In the past few decades, there has been a shift from manufacturing to service economy in many places throughout the world. In Hong Kong, 95% of its GDP is made up by the service industries. Conceptually, these two economies are associated with different production characteristics, organizational structures, and desired attributes of workers and leaders. The differences between these two economies in terms of the production modes are discussed in this paper. In particular, the implications of the economy on effective leadership requirements are outlined. With specific reference to the Service Leadership model proposed by the Hong Kong Institute of Service Leadership and Management, the 12 dimensions of the service-oriented personal brand and the 25 principles of service leadership are highlighted.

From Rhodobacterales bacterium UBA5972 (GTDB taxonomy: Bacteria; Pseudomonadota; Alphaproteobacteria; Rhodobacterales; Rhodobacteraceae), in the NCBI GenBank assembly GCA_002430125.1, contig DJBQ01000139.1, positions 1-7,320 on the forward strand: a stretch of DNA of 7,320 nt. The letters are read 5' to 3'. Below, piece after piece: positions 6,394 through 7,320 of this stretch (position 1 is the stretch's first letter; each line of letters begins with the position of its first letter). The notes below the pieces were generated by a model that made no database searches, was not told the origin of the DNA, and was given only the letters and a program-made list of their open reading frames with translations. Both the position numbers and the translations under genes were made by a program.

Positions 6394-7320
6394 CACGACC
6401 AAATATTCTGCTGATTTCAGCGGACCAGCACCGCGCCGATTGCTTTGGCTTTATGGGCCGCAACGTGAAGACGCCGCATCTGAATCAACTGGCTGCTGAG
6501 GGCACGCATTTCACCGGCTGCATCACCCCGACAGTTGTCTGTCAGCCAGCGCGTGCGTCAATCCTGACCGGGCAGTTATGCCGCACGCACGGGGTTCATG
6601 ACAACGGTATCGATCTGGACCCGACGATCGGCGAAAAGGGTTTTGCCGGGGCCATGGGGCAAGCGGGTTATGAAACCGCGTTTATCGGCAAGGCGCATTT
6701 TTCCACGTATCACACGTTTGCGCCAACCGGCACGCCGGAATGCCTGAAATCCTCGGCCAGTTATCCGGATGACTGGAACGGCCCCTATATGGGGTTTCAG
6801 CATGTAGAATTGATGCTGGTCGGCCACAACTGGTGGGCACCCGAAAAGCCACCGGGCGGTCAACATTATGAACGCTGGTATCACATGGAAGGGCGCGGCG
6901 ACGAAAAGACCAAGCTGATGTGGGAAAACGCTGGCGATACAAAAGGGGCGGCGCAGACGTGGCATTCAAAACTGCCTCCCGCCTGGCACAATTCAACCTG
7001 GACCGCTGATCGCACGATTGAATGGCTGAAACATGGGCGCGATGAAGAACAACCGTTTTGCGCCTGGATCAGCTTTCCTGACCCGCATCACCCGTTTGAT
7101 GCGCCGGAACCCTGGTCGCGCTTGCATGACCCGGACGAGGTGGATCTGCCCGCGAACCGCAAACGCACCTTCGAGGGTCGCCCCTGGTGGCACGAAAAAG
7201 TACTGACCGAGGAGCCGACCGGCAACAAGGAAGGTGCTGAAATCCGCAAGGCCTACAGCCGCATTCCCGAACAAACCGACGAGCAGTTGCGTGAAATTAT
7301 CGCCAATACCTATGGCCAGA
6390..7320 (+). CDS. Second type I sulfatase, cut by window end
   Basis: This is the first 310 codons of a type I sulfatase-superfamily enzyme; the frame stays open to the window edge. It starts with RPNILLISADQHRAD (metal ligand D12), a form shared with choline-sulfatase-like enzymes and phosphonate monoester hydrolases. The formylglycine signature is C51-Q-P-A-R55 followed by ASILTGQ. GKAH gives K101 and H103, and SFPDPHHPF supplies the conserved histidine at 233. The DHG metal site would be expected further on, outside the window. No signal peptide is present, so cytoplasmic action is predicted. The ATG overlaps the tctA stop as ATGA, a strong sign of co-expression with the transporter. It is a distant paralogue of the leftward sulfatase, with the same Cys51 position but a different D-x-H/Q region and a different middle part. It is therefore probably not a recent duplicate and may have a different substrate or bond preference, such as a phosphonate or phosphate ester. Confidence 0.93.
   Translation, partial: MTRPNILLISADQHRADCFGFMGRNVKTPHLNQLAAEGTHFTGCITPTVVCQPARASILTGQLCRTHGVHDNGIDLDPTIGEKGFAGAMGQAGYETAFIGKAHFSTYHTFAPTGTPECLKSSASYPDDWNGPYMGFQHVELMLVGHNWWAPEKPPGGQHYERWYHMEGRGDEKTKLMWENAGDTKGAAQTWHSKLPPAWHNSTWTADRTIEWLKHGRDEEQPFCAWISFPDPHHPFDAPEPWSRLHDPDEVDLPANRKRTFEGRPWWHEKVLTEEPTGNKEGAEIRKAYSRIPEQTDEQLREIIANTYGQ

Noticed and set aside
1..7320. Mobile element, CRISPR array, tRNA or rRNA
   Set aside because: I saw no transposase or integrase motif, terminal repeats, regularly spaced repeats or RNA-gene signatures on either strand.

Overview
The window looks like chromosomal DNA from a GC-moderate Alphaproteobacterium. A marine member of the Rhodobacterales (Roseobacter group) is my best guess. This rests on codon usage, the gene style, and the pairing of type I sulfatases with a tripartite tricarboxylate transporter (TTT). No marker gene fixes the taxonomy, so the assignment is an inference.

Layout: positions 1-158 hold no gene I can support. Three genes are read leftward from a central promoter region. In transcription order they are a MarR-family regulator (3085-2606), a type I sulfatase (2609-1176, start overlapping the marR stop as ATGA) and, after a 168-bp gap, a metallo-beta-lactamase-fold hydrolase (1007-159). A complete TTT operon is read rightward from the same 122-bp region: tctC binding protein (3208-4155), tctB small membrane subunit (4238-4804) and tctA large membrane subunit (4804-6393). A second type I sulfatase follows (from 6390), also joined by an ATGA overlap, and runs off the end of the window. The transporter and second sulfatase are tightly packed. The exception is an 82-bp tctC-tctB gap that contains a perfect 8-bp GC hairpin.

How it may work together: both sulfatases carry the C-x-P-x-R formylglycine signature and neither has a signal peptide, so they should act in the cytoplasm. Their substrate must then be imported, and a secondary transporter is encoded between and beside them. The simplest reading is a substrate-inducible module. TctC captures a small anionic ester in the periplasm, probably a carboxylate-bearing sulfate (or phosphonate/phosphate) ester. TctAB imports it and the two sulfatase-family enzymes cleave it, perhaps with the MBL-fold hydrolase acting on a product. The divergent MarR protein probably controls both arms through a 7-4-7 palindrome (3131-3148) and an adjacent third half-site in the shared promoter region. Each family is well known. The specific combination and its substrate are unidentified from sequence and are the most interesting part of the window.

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The Service Leadership research project at The Hong Kong Polytechnic University is financially supported by the Victor and William Fung Foundation.
Shek, Daniel T. L.; Chung, Po P.Y.; and Leung, Hildie, "Manufacturing Economy vs. Service Economy: Implications for Service Leadership" (2015). Pediatrics Faculty Publications. 210.
Published in International Journal on Disability and Human Development, v. 14, no. 3, p. 205-215.
© 2015 Walter de Gruyter GmbH, Berlin/Boston
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